Structure of government bailout plans

Government bailouts could be varied in accordance to the consideration that the government receives for providing funds to the entity. In some cases the bailout involves the buy out of bonds or preferred stocks of the company a process that could lead to nationalization of the entity (House of Commons, 2008). In other cases the government could purchase the organizations debts which are later recovered when the organization muscles adequate resources to enable repayment. Aghion, Bolton and Fries (1999) for instance develop a model of bank bailouts based on buy out of the failing banks bad loans that is not structured on subsequent purchase of the organization’s preference stock or sub ordinate bonds (p. 69). In this model the authors argue that such debt purchases would give bank managers the required incentives to liquidate the non-performing debts (p.53). Such a move would help identify the failing institutions early enough to prevent massive degeneration that would require substantial amount of bailout funds.  It has however been advanced in other studies that such purchases ought to be limited to the most minimum amounts to avoid the adverse effects these funds would have on interest rates hence on the countries currency (Weiss, & Larson, 2008). This has informed the proposal for purchase of the failing organization’s debts at their discounted fair market values.

Ideally a discounted fair market value for the purchased debt would be the best option for governments to structure its bailout plans. With such a plan the discount takes into account the poor liquidity status of the failed entities (Weiss, & Larson, 2008). The outcomes of such a plan however could defeat the purpose for which the bailout plan was instituted. The discounted market value of the debts could for instance represent a meager proportion of the entity’s total debts that the organization might in reality never recover fully to repay the amounts advanced by the public (Weiss, & Larson, 2008). This then leads to the consideration of either full payment of book value of the debts and instituting stringent managerial control to recover the funds or exploring other methods of bailouts such as conversion of the amount lent to stock of the company. A full bailout plan has for instance been argued to be ultimately beneficial in conglomerates while being unadvisable in stand alone firms (Kim, 2004). In the case of conglomerates the full bailouts would prevent the elimination of good firms thus enabling sustenance of necessary competition for growth (Kim, 2004).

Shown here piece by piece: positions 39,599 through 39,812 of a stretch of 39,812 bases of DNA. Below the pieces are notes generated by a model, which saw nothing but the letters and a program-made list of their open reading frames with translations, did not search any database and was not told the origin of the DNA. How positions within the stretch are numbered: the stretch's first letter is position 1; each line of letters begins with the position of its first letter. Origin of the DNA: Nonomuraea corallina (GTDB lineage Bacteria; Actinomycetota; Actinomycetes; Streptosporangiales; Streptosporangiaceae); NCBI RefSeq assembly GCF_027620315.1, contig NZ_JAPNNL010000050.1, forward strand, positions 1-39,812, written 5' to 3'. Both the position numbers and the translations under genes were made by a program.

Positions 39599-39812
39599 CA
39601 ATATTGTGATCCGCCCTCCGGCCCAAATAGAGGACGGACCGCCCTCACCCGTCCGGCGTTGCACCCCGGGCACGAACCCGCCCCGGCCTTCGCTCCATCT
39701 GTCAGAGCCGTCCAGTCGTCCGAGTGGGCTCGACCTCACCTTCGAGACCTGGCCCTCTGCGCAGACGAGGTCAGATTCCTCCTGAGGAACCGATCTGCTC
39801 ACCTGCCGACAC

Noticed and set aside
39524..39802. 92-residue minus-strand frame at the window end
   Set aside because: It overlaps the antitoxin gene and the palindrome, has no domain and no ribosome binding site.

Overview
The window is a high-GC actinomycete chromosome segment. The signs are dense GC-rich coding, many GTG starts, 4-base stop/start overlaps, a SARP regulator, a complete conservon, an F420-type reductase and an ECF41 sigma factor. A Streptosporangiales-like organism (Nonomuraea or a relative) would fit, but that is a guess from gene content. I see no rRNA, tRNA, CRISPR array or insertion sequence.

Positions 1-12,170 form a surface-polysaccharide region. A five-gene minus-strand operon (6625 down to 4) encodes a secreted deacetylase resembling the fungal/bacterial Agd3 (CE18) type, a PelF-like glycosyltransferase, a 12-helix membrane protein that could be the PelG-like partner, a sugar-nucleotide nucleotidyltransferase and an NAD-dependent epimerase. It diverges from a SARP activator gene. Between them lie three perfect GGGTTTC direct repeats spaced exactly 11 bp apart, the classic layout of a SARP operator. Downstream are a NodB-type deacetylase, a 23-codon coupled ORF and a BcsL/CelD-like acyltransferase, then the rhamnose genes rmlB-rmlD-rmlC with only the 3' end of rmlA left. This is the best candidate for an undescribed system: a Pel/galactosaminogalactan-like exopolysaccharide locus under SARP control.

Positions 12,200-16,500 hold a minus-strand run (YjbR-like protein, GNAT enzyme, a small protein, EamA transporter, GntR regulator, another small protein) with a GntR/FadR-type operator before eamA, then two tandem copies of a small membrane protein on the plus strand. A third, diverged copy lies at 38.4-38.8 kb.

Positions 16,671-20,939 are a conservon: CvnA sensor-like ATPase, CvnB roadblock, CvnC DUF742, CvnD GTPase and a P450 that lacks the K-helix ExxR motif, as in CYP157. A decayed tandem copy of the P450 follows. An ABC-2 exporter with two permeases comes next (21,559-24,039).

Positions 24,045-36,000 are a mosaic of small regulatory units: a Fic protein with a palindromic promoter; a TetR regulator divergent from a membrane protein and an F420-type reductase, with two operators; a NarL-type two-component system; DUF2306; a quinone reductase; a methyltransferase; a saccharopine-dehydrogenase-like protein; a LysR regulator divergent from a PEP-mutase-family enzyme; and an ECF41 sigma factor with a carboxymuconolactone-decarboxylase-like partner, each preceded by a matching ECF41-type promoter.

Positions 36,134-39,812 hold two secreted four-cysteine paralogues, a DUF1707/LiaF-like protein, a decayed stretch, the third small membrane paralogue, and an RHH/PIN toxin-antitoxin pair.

A second bailout plan would involve providing financial aid to organizations through buying the stock of the company. Through such buyouts the government would influence the managerial practices by being a significant shareholder. In such cases it would be in a favorable position to review performance of the entity and have the opportunity to appoint and dismiss managers. For instance, some of the U.S bailout plans in the recent financial crisis have been through such stock buyout where the public own part of the bailed out entity through their trustee – the government (Cohan, 2009, May 31). In the UK the nationalization of Northern Rock bank following its failure is also an example of this mode of bailout (House of Commons, 2008). These bailouts of “too-big-to-fail” institutions has however been criticized on their effect on the county’s stock markets and on the behavior of such institutions and competitors in future.

Bailouts that involve the buyout of the organizations stock have been associated with a number of negative effects. One of these is an argument that these would lead to an inevitable increase in the interest rates thus aggravating the crisis the bailouts are supposed to solve (Weiss & Larson, 2008). Such bailouts also have the potential of motivating risk taking behavior by competing organizations in the banking sector (Hakenes, & Schnabel, 2009). Increased risk-taking behavior in competing organization is argued to primarily result from the high probability of the bailed out entity expanding thus heighten competitiveness of the deposit market, reducing the margins for competitors and hence inspiring risk-taking behavior (Hakenes, & Schnabel, 2009). However, a contrary finding that bailed out institutions at times take lower risks especially in instances of minimal transparency in the sector and with a significant elastic supply of deposits  (Hakenes, & Schnabel, 2009) stress the need for public bailouts. Go to part 4 here.

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